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4 definitions found
 for Jury
From The Collaborative International Dictionary of English v.0.48 :

  Jury \Ju"ry\, a. [Etymol. uncertain.] (Naut.)
     For temporary use; -- applied to a temporary contrivance.
     [1913 Webster]
  
     Jury rudder, a rudder constructed for temporary use.
        [1913 Webster]

From The Collaborative International Dictionary of English v.0.48 :

  Jury \Ju"ry\, n.; pl. Juries. [OF. jur['e]e an assize, fr.
     jurer to swear, L. jurare, jurari; akin to jus, juris, right,
     law. See Just,a., and cf. Jurat, Abjure.]
     [1913 Webster]
     1. (Law) A body of people, selected according to law,
        impaneled and sworn to inquire into and try any matter of
        fact, and to render their true verdict according to the
        evidence legally adduced. In criminal trials the number of
        such persons is usually twelve, but in civil cases and in
        grand juries it may different. See Grand jury under
        Grand, and Inquest.
        [1913 Webster +PJC]
  
              The jury, passing on the prisoner's life. --Shak.
        [1913 Webster]
  
     2. A committee for determining relative merit or awarding
        prizes at an exhibition or competition; as, the art jury
        gave him the first prize.
        [1913 Webster]
  
     Jury of inquest, a coroner's jury. See Inquest.
        [1913 Webster]

From WordNet (r) 3.0 (2006) :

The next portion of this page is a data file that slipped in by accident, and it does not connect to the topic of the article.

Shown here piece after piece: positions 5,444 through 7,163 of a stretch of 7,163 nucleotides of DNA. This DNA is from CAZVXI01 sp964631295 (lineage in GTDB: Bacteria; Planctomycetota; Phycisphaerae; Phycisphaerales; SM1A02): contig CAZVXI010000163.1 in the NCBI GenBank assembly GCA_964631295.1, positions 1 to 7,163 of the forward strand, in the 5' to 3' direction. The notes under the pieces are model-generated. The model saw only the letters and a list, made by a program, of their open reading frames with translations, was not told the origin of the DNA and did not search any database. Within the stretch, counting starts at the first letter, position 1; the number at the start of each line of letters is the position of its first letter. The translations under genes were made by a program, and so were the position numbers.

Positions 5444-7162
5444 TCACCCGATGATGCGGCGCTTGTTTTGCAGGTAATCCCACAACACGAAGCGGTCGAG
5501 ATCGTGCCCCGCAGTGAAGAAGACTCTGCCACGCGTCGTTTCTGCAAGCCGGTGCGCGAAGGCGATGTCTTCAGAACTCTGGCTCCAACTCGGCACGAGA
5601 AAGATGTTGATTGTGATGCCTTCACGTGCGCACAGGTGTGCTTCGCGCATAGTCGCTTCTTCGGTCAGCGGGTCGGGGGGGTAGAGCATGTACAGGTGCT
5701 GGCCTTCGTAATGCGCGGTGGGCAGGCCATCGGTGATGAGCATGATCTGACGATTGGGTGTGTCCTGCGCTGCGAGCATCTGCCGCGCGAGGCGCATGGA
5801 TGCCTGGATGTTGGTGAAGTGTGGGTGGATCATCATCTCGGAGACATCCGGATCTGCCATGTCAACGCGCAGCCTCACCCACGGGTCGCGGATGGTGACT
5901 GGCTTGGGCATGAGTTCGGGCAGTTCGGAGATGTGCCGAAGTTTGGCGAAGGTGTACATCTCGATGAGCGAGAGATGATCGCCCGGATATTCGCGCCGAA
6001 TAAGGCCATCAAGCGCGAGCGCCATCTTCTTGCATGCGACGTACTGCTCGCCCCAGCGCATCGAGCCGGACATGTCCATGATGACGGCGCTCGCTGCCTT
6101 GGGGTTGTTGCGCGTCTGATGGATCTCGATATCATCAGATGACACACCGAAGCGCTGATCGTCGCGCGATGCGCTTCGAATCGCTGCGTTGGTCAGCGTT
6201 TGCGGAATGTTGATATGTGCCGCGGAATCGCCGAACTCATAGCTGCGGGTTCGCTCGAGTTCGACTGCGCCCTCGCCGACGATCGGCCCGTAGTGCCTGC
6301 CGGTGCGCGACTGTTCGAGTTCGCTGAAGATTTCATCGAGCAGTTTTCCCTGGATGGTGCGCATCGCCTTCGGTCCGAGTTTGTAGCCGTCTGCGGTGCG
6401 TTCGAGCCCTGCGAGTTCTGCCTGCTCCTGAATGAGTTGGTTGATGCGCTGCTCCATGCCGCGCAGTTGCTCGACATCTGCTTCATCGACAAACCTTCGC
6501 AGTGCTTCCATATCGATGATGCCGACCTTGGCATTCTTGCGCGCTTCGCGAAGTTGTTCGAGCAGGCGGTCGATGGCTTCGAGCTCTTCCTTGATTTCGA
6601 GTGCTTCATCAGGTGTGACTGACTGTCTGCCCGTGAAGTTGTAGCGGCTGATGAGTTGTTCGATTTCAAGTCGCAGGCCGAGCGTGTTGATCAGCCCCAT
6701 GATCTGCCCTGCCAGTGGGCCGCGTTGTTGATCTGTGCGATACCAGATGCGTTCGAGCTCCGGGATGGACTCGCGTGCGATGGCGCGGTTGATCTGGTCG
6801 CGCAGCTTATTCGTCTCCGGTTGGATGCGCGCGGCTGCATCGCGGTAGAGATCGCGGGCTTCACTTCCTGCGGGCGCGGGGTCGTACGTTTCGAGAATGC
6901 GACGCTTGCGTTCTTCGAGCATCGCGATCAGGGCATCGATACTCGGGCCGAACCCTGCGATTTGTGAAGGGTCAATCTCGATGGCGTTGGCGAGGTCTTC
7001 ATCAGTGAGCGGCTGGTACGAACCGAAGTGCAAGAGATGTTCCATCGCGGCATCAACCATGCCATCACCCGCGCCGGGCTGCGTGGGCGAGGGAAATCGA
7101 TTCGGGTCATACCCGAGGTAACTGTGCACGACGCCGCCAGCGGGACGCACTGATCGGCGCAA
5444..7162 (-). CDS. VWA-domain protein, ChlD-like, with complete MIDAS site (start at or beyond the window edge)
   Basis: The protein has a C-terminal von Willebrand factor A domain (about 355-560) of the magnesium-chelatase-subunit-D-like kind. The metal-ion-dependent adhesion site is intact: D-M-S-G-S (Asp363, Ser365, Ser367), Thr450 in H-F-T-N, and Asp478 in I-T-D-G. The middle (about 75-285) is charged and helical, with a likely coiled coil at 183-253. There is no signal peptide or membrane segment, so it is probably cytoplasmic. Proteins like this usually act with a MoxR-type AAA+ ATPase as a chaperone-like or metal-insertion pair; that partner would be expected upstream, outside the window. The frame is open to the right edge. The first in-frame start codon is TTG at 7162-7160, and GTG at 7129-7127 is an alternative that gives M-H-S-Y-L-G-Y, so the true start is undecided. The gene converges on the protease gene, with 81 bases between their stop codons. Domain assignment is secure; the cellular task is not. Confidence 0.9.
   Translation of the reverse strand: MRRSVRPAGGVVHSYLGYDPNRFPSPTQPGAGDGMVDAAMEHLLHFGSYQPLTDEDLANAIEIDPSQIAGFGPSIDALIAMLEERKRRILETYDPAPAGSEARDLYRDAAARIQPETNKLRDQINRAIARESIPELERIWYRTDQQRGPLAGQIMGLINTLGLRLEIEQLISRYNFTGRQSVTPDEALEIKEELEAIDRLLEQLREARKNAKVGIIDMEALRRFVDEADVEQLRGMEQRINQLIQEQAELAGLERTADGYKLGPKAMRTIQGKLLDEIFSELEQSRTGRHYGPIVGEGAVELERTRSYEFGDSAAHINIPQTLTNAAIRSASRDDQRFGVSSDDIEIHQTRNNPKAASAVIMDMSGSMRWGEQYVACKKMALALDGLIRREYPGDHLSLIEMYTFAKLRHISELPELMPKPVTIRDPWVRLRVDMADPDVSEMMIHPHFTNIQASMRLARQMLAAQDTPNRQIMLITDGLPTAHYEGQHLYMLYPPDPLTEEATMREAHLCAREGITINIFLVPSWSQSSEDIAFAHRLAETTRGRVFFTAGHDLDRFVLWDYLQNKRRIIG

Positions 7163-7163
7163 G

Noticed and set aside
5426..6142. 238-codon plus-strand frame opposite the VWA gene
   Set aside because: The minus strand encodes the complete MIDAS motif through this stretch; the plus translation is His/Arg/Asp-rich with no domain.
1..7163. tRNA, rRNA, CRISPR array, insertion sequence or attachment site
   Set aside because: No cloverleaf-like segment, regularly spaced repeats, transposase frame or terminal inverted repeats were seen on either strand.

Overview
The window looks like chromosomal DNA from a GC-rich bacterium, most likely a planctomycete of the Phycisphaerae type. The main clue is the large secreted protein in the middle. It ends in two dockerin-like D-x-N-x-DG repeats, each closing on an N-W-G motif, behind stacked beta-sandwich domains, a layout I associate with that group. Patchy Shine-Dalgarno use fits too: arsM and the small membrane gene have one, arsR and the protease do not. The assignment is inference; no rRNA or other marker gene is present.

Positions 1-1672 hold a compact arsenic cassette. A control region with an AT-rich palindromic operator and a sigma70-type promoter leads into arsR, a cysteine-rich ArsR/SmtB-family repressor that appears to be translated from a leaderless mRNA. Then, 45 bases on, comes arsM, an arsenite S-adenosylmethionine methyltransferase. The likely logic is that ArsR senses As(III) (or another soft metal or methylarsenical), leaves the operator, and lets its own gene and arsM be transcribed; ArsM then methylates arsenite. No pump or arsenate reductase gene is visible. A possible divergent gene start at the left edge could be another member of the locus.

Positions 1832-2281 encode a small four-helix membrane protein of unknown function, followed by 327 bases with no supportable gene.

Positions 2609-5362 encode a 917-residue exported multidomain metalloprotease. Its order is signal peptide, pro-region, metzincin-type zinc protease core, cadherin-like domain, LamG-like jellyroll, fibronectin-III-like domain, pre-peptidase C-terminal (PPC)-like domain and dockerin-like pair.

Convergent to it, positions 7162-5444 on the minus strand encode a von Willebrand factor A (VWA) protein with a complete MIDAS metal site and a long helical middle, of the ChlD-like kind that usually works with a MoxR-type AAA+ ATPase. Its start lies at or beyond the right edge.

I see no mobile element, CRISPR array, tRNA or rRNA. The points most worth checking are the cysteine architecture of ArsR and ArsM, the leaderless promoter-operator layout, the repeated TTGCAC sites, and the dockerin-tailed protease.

jury
      n 1: a body of citizens sworn to give a true verdict according
           to the evidence presented in a court of law
      2: a committee appointed to judge a competition [syn: jury,
         panel]

From Bouvier's Law Dictionary, Revised 6th Ed (1856) :

  JURY. A body of men selected according to law, for the purpose of deciding 
  some controversy. 
       2. This mode of trial by jury was adopted soon after the conquest of 
  England, by William, and was fully established for the trial of civil suits 
  in the reign of Henry II. Crabb's C. L. 50, 61. In the old French law they 
  are called inquests or tourbes of ten men. 2 Loisel's Inst. 238, 246, 248. 
       3. Juries are either grand juries, (q.v.) or petit juries. The former 
  having been treated of elsewhere, it will only be necessary to consider the 
  latter. A petit jury consists of twelve citizens duly qualified to serve on 
  juries, impanelled and sworn to try one or more issues of facts submitted to 
  them, and to give a judgment respecting the same, which is called a verdict. 
       4. Each one of the citizens so impanelled and sworn is called a juror. 
  Vide Trial. 
       5. The constitution of the United States directs, that "the trial of 
  all crimes, except in cases of impeachment, shall be by jury;" and this 
  invaluable institution is also, secured by the several state constitutions. 
  The constitution of the United States also provides that in suits at common 
  law, where the value in controversy shall exceed twenty dollars, the right 
  of trial by jury shall be preserved. Amend. VII. 
       6. It is scarcely practicable to give the rules established in the 
  different states to secure impartial juries; it may, however, be stated that 
  in all, the selection of persons who are to serve on the jury is made by 
  disinterested officers, and that out of the lists thus made out, the jurors 
  are selected by lot. 
  
  

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